“As was widely expected, the focus of the budget was agriculture and the rural sector, though there was something or the other for most stakeholders in the economy. Overall, the increase in expenditure and reduction in taxes have meant that the fiscal consolidation will be slower than initial targets”.
“It was always going to be a difficult balancing act between addressing rural distress, which is bound to have electoral consequences for a democratically-elected government, and maintaining the record on fiscal discipline. Any analysis of the budget should be done in this context”.
Heading into a year with state elections and 2019 on the horizon, the Hindustan Times editorial stated that this budget, the last full budget of this government, is the budget that India needs. It points out that the budget is a good bellwether of what BJP and Modi sees as the main voters to court in the coming months –
“Union budget 2018 will be remembered for its political finesse. The result is an expansionist budget that sees India missing its fiscal deficit target for the first time since this government came to power in 2014. The government expects to miss next year’s target as well”.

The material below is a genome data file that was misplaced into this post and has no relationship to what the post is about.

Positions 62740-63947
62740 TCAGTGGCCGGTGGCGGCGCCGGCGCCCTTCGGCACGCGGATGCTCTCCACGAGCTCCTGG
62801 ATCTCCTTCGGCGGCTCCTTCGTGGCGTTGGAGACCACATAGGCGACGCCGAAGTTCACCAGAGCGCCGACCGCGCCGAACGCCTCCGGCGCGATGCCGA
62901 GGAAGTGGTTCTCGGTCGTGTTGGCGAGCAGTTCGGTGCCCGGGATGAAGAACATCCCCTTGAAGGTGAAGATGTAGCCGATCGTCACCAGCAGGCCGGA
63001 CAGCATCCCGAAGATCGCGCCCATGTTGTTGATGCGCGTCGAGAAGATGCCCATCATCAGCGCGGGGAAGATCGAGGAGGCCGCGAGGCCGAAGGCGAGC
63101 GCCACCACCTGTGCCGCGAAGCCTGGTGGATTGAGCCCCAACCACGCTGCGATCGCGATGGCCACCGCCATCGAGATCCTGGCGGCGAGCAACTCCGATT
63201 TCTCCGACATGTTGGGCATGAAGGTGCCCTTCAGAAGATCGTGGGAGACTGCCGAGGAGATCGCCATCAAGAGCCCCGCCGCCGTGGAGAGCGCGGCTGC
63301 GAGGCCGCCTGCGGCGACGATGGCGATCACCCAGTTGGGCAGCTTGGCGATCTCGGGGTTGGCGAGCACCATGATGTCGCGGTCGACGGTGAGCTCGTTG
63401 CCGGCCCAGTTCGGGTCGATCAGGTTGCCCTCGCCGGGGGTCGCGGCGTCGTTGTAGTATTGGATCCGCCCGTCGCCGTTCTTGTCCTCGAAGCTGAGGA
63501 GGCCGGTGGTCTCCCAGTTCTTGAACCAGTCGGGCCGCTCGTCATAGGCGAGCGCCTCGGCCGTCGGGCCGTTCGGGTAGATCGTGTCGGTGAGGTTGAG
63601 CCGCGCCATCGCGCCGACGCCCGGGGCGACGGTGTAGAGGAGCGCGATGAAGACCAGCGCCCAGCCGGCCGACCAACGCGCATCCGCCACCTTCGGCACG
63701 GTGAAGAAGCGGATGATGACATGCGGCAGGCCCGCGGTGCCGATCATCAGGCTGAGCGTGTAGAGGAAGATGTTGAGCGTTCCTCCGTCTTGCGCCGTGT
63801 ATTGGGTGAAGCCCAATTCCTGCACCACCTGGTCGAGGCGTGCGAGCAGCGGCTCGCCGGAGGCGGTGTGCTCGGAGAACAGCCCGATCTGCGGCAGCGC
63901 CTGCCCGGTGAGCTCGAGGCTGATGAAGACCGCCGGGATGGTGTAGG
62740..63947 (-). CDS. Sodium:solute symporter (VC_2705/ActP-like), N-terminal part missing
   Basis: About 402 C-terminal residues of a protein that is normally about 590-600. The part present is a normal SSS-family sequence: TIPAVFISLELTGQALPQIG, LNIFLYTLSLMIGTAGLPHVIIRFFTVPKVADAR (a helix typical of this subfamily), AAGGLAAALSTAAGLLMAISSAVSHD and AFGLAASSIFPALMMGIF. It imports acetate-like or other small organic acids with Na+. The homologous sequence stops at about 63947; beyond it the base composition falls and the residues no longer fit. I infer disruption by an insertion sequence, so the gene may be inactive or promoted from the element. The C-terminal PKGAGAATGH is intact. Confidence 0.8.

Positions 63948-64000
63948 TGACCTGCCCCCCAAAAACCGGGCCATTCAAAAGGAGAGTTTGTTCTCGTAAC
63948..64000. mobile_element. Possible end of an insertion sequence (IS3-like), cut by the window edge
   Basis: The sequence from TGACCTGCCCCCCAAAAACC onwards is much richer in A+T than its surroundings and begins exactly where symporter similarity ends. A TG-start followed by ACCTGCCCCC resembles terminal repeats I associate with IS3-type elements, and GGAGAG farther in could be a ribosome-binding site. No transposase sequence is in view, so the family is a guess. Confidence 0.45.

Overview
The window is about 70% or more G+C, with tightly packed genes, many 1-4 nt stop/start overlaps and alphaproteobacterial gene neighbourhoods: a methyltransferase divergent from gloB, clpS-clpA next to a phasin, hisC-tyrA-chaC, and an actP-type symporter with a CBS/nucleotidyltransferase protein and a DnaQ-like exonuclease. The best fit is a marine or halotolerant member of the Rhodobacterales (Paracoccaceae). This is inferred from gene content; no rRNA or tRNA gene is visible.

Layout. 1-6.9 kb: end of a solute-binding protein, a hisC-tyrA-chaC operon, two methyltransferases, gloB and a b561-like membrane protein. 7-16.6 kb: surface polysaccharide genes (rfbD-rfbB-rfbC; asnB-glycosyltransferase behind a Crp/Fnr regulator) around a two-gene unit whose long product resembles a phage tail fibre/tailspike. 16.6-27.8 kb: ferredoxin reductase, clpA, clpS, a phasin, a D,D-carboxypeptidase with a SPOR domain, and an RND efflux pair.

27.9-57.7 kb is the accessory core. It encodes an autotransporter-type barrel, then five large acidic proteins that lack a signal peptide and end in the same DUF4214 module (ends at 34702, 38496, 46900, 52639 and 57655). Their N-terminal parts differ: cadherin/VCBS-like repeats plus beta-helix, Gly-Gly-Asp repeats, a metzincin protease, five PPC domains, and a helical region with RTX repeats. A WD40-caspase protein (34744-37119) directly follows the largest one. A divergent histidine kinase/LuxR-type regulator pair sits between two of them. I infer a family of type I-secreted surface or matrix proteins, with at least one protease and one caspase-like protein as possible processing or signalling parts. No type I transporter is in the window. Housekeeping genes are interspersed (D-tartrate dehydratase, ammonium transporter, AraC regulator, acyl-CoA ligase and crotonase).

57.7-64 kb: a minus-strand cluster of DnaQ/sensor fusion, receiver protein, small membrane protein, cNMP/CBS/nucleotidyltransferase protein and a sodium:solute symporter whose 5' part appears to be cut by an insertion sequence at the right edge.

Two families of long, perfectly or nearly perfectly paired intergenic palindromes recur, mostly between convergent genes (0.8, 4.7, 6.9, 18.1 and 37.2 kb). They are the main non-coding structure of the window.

The editorial also points to the ambitious healthcare initiative launched and echoes what others have stated that this being the world’s largest public health insurance programme can help in the long run if structured properly.
“The contents of Union budget 2018 are a good indication of what the Bharatiya Janata Party under Narendra Modi considers its main political constituencies. And, in a year with eight state elections, and ahead of the 2019 Parliamentary polls, it is exactly the kind of budget the BJP needs”.
More columns by Varun Sukumar